Corley v. StateAnnotate this Case
397 So. 2d 223 (1981)
James E. CORLEY v. STATE.
6 Div. 381.
Court of Criminal Appeals of Alabama.
January 20, 1981.
Rehearing Denied February 24, 1981.
*224 E. Calhoun Wilson, Tuscaloosa, for appellant.
Charles A. Graddick, Atty. Gen., and Marda J. Walters, Asst. Atty. Gen., Montgomery, for appellee.
This is a consolidated appeal from a judgment of the Circuit Court of Tuscaloosa County denying James E. Corley's Petition for Writ of Error Coram Nobis. Represented by counsel from the Public Defender's Office, Corley, pursuant to a "settlement agreement", pled guilty on February 1, 1978, to six three-count indictments charging him with burglary, larceny, and buying, receiving, or concealing stolen property. The trial court sentenced Corley to three years in the State penitentiary for each case. No appeal was ever taken in these cases.
Corley's pro se petition was filed with the Tuscaloosa Circuit Court on April 3, 1980, and a hearing was held on July 11, 1980. Again represented by appointed counsel, Corley testified that at the time he entered his guilty pleas "I was under the influence I was pleading guilty to burglary." Corley stated that he was not being considered for "minimum custody or work release or anything like that" because the six indictments he pled guilty to contained three counts each. He admitted that he had "several more" felony convictions, including one for escape, in addition to his six guilty pleas. No other witness testified. The State cited Jones v. State, 373 So. 2d 1221 (Ala.Cr.App.), cert. denied, 373 So. 2d 1225 (Ala.1979), the trial court denied Corley's petition, and oral notice of appeal was given.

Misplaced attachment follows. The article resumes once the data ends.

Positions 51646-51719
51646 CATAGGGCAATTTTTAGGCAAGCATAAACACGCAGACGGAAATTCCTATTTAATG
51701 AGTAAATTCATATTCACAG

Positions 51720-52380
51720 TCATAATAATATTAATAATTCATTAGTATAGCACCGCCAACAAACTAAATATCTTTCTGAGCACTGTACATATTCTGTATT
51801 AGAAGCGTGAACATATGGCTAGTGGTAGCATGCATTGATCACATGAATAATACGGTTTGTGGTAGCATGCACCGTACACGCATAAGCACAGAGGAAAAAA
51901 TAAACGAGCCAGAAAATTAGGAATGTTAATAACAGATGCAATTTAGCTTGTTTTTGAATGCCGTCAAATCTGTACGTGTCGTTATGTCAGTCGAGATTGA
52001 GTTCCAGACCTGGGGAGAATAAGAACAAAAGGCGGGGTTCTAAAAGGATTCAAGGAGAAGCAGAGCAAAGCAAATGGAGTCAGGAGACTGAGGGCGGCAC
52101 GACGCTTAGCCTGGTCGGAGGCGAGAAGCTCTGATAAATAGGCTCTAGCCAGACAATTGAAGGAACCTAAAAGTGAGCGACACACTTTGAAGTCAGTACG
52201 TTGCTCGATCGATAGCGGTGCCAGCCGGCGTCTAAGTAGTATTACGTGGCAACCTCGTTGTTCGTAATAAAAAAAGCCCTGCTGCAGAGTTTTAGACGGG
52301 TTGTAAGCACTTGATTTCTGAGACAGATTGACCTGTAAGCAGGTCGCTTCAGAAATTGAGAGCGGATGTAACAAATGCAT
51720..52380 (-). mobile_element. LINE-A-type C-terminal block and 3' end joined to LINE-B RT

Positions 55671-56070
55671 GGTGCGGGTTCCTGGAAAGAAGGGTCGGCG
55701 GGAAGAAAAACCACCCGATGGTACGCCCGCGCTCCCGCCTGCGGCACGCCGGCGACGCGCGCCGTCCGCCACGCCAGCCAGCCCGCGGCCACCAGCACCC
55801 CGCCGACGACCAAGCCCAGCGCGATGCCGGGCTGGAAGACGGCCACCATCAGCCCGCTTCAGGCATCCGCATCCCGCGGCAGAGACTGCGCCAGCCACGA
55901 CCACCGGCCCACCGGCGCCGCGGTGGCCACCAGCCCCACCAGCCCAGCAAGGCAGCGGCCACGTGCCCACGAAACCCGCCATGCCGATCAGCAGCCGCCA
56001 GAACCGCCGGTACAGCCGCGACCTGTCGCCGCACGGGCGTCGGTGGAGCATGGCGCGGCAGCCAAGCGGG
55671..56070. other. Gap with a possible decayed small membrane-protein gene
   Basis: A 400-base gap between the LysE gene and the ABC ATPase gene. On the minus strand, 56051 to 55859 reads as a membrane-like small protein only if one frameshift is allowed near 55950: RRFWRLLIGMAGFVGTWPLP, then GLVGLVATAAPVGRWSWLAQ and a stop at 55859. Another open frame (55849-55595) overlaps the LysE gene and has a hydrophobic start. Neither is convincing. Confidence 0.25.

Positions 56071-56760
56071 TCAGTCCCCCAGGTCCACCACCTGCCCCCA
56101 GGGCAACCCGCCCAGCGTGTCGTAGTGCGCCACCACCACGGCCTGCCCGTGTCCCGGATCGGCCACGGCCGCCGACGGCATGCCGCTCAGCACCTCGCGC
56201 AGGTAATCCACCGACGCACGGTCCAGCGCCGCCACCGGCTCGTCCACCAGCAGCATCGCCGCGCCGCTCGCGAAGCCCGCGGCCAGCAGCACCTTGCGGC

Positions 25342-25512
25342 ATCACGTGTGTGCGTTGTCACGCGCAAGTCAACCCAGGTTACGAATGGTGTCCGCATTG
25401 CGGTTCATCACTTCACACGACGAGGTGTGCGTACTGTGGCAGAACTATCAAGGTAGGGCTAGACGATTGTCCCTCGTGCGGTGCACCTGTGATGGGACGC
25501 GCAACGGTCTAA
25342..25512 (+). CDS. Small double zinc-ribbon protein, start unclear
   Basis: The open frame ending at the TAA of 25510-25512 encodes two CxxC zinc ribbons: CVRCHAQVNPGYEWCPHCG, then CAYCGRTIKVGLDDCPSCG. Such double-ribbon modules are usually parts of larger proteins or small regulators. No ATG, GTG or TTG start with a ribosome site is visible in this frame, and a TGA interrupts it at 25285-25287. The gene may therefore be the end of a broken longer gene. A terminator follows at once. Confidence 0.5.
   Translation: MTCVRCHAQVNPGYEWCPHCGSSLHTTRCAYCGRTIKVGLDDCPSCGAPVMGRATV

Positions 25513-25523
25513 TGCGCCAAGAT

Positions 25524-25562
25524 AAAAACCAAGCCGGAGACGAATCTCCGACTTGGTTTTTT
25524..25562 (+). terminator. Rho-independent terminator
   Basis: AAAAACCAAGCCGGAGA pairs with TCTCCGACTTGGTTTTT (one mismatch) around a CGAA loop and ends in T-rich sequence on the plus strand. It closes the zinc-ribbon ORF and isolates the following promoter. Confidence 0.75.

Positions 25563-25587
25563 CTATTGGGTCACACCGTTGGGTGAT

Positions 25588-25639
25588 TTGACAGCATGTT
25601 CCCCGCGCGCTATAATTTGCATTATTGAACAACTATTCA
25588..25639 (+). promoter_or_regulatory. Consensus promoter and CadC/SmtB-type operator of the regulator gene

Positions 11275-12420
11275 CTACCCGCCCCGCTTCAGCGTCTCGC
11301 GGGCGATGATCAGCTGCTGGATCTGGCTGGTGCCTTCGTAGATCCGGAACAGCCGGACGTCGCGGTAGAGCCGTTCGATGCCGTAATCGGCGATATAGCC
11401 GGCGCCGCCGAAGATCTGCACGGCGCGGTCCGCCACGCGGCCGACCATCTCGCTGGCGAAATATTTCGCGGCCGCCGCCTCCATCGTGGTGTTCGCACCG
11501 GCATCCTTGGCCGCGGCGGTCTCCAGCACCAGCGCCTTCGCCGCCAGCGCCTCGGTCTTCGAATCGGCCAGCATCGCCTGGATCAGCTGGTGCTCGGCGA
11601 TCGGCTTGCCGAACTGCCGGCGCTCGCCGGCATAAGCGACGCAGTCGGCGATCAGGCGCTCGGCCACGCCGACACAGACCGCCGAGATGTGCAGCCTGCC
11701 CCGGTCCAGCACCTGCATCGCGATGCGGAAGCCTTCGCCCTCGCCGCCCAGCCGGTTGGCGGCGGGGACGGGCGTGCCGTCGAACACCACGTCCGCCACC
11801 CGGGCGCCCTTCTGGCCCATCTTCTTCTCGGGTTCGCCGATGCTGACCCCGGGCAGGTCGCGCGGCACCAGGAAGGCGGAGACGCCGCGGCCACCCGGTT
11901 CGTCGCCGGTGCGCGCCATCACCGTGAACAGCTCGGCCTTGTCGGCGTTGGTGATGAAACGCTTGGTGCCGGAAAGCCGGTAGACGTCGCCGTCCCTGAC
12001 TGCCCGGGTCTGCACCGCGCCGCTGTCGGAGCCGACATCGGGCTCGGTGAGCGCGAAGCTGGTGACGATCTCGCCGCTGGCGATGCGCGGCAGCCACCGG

Corley argues that he should not have been found guilty of both larceny and buying, receiving, or concealing the same property; however, he does admit that no appeal was taken on his six guilty pleas and that the three year sentence he received was less than it could have been had he been convicted on all three counts in each case.
Jones, supra, clearly holds that while an accused may not be found guilty of both larceny and buying, receiving, or concealing the same stolen property, that issue must be "properly and timely raised in the trial court." 373 So. 2d at 1225. Here there is not even the assertion that this issue was ever raised prior to the instant petition. There is no claim that Corley's guilty pleas were the product of fraud, intimidation or duress. Stephens v. State, 36 Ala.App. 57, 52 So. 2d 169 (1951), and there is only his naked allegation that he "was under the influence" he was "pleading guilty to burglary." Johnson v. Williams, 244 Ala. 391, 13 So. 2d 683 (1943). Corley at no time asserted he was innocent of the crimes charged or that he had a valid defense, a defect fatal in itself to the issuance of a writ of error coram nobis. Mayola v. State, 344 So. 2d 818, 822 (Ala.Cr.App.), cert. denied, 344 So. 2d 822 (Ala.1977).
An application for error coram nobis should make a full disclosure of the facts relied on, not mere conclusions as to the nature and effect of facts. Thomas v. State, 274 Ala. 531, 150 So. 2d 387 (1963). Corley had every opportunity at his hearing to present whatever evidence he desired.
*225 The petitioner bears the burden of submitting clear, full and satisfactory proof which extends beyond a mere balancing of probabilities to clearly and convincingly satisfy the court on the merits and allegations of the petition. Summers v. State, 366 So. 2d 336, 343 (Ala.Cr.App.1978), cert. denied, 366 So. 2d 346 (Ala.1979).
It appears to this Court that Corley is attempting to appeal his original convictions. However, the writ of error coram nobis does not serve the purpose of an appeal. Mayola, supra, 344 So. 2d at 822. It is "not intended to provide a review by appeal where the complaining party has not sought to appeal and the time for appeal has long since expired." Creel v. State, 53 Ala.App. 226, 298 So. 2d 647, 649 (1974).
Consequently, the judgment of the Circuit Court is affirmed.
All Judges concur.